It’s holiday time in many parts of the world, and for a lot of people that means getting away. More than 1.4 billion tourists went somewhere last year, and that number is due to grow by 3-4 % by the end of 20191), making tourism one of the fastest growing economic sectors in the world. That’s great for the tourism industry, but it also puts pressure on our planet’s resources. Well managed tourism, however, can help preserve the natural and cultural highlights of any destination, and make a positive impact on the community. Below are just a few of the many ISO standards that can help.
One of the first considerations when planning a holiday is where to stay. But wherever you decide to lay your head these holidays, make sure it is doing something positive for the planet and its people.
ISO 21401, Tourism and related services —Sustainability management system for accommodation establishments —Requirements, helps accommodation providers do just that by reducing their impact on the environment, promoting social exchange and making positive contributions to their local economies.
Summer means music festivals, sporting events, open-air theatre and many other outdoor events that are good for both body and soul.
Thanks to ISO 20121, Event sustainability management systems – Requirements with guidance for use, which was used for the London 2012 Olympics, organizers of any kind of event can manage their operations in a sustainable manner. This includes such things as effective use of resources, upholding workers’ rights, and assessing impact the event has on the local community. A win-win situation for all.
Planning on plunging deep into the sea this summer? ISO has a number of International Standards for recreational diving, including those for training programmes. The upcoming standard ISO 21416, Recreational diving services – Requirements and guidance on environmentally sustainable practices in recreational diving, for example, will help dive centres and services be kind to the aquatic environment. It features international best practice such as deterring divers from feeding or removing aquatic life, or how to operate boats in an environmentally-friendly manner.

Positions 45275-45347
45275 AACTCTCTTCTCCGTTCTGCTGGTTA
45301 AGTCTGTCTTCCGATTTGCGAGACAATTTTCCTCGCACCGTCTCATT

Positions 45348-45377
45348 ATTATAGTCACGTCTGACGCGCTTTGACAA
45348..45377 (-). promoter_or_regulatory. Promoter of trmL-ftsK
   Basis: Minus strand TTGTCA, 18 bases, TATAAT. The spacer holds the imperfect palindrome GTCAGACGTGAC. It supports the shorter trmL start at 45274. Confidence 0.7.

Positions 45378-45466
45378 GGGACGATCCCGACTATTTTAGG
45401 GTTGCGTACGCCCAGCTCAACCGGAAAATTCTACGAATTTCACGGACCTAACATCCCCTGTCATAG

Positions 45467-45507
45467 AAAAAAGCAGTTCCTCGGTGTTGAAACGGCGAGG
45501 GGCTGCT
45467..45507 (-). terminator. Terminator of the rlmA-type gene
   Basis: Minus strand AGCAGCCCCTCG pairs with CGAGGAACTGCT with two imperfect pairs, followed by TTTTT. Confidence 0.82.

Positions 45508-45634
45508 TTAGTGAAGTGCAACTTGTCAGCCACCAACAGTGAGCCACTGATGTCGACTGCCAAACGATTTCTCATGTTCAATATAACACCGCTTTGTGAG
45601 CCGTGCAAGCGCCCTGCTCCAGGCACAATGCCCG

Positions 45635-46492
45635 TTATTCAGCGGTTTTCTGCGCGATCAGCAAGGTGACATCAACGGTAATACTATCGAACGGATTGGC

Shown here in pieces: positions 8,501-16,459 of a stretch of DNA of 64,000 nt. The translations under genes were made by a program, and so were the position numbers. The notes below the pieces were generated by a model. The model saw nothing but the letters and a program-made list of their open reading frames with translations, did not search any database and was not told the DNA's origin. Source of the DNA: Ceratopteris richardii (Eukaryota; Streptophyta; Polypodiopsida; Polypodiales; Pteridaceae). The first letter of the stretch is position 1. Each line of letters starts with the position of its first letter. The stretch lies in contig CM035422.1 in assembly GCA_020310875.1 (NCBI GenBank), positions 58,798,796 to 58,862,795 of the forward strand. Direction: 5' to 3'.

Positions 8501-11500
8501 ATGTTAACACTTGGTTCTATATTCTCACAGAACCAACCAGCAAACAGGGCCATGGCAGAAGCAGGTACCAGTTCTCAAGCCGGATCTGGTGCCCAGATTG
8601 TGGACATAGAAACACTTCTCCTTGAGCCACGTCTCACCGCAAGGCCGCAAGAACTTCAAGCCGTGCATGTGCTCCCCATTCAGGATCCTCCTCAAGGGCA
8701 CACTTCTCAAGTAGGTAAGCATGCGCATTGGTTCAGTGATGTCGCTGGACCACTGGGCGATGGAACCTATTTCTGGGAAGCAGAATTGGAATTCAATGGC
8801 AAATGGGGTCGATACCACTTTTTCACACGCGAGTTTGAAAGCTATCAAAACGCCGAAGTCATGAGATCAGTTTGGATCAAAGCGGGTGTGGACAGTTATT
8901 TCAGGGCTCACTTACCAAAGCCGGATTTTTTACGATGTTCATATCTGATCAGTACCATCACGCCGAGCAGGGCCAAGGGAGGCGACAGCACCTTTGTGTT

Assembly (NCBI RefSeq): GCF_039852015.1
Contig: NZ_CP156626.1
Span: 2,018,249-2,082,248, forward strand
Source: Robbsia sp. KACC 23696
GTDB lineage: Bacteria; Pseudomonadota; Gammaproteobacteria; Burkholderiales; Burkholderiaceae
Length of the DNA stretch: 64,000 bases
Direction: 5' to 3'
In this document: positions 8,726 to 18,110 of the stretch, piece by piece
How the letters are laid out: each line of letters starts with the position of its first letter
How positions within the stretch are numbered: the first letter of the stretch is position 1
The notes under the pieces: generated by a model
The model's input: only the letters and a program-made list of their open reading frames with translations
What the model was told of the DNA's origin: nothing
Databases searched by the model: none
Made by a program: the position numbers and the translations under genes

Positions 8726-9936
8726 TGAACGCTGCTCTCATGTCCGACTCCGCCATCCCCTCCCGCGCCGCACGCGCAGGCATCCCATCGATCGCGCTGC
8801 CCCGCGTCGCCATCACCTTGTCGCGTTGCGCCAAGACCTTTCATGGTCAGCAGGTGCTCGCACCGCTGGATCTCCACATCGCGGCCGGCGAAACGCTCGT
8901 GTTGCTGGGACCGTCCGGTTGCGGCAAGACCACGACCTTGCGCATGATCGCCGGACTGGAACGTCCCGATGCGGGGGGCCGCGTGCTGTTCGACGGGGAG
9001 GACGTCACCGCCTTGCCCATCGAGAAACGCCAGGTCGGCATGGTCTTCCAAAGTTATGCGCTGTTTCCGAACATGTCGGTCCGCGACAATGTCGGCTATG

It will be joined by ISO 21417, Recreational diving services — Requirements for training on environmental awareness for recreational divers, which aims to educate divers on the environmental impact of their sport so that they are in a better position to reduce the risks of harming our waters.
Looking to get back to nature? ISO 18065, Tourism and related services —Tourist services for public use provided by Natural Protected Areas Authorities — Requirements, helps the authorities of such nature hot spots as protected forests or conservation areas meet the needs of visitors while giving priority to their conservation objectives. Tourists can thus experience the natural environment while respecting it at the same time and learn more about the importance of conservation.
Looking for a few thrills and spills when you travel? Adventure tourism is booming as tourists seek more challenging experiences. ISO 20611, Adventure tourism — Sustainability good practices — Requirements and recommendations, gives adventure tourism providers the guidance they need to minimize, or mitigate, the negative environmental, economic or social impacts of tourism and enhance the positive ones.
By Clare Naden